tony gonzalez journalist
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Online portfolio and blog by Tony Gonzalez, family issues reporter for The Tennessean newspaper in Nashville. I married my high school sweetheart, Katie, a designer and bookbinder. I like juggling, maps, baseball, and bullmastiffs.

Two years at The Tennessean, July 2011 to present. Three years reporting and editing at The News Virginian, 2008 to 2011. Editor of college and high school newspapers. Internships at The Star Tribune, The Detroit News, and The Toledo Free Press. Chips Quinn Scholar 2007.

Tennessee Associated Press Managing Editors 2012 statewide Malcolm Law Memorial Award for Investigative Reporting, as well as the Freedom of Information award, for Department of Children's Services project.

Gannett company-wide award 2012 for Watchdog Journalism

Associated Press Managing Editors 2010 International Perspective First Place for "The Borders Within," as well as Public Service Honorable Mention for investigation into troubled children's psychiatric hospital

2009 and 2010 winner, with staff, of the Virginia Press Association's highest award: the Award for Journalistic Integrity and Community Service.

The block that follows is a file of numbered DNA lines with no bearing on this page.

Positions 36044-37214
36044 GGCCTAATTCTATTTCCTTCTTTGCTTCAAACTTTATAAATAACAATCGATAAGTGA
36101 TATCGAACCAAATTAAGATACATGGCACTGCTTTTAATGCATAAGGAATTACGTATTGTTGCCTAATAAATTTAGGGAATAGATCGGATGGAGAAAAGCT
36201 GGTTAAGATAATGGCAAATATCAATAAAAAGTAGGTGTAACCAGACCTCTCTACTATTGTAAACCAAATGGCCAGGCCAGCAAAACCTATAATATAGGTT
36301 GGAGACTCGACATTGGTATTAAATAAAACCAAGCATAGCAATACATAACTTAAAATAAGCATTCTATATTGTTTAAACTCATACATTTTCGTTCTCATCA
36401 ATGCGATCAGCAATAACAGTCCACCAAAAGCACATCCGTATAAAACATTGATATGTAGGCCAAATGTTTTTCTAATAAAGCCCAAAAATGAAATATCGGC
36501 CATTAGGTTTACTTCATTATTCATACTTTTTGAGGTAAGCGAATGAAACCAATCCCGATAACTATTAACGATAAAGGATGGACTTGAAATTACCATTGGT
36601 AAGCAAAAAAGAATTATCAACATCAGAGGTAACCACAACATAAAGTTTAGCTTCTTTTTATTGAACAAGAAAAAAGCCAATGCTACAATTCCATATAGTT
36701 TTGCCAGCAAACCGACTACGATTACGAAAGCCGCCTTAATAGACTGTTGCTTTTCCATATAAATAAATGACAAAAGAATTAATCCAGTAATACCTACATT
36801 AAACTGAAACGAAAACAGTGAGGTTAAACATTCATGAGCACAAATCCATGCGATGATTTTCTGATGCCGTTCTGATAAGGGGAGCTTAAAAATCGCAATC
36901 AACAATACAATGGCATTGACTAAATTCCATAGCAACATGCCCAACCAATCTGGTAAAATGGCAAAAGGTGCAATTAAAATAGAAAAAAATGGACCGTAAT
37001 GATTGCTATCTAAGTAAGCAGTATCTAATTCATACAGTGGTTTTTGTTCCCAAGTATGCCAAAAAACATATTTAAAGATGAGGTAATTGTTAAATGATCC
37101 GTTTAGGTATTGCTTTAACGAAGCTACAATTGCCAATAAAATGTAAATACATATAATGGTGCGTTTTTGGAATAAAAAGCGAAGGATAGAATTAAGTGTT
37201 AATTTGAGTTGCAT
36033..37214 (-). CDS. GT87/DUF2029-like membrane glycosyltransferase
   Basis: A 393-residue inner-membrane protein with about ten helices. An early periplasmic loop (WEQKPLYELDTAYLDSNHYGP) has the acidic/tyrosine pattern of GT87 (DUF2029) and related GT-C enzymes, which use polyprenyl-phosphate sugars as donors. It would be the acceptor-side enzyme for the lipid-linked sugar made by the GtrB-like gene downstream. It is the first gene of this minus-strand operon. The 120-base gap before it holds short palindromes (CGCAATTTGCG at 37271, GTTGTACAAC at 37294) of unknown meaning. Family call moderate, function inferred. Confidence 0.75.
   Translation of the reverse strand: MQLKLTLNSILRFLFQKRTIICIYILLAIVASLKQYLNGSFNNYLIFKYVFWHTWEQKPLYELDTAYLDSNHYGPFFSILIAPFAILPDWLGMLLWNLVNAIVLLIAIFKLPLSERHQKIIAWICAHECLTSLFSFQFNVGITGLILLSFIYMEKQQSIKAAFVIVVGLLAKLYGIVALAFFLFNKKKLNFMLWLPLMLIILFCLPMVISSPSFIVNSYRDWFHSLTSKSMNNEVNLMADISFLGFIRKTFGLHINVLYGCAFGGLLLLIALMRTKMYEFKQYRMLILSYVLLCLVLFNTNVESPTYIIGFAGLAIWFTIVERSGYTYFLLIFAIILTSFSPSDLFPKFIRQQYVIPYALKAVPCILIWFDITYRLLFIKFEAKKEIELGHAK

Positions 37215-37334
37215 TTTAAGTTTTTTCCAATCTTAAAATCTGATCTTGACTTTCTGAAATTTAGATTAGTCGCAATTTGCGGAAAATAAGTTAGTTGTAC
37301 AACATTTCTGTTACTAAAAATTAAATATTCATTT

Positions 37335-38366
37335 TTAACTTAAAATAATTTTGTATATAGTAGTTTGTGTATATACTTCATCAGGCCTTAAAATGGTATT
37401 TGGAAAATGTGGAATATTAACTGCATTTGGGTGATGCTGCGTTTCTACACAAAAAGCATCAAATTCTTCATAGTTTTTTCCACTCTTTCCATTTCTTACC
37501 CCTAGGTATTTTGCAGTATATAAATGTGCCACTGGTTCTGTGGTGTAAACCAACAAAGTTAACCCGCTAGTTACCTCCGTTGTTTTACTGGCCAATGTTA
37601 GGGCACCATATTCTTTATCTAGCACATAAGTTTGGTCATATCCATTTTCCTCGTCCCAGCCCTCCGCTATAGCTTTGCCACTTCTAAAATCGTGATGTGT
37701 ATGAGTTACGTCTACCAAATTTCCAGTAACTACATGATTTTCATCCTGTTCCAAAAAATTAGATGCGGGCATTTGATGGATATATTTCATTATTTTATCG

Virginia Press Association 2008, 2009, and 2010 awards for crime, investigative, breaking news, and feature writing

2011 Robert Novak Fellow

Michigan Collegiate Press Association "Journalist of the Year" 2008

Chips Quinn Scholar, Class of 2007

Civil Rights Project DCS project
Borders Within Multimedia
Wednesday, December 18, 2013
There's no eating in the library. Or is there?
By Tony Gonzalez
The Tennesssean

Popcorn and pizza played the villains Tuesday when the Nashville Library Board tussled over whether to allow food in libraries, a long-running sore spot for librarians — perhaps rivaled only by talking.

In the midst of the board’s regular monthly meeting, where much of the time was consumed with discussions of funding, branch renovations and new programs, a kind of food fight broke out. Or at least, a fight about food.

At hand was a recommendation from a “task force” (including custodians) convened to create a new policy on something that has annoyed librarians for as long as they’ve been navigating the Dewey Decimal System. But before revealing the suggested language, Branch Administrator Larry Price explained the modern-day dilemma.

“In contemporary society,” he said, “people are accustomed to having their Starbucks with them at all times.”

... Read the full story at

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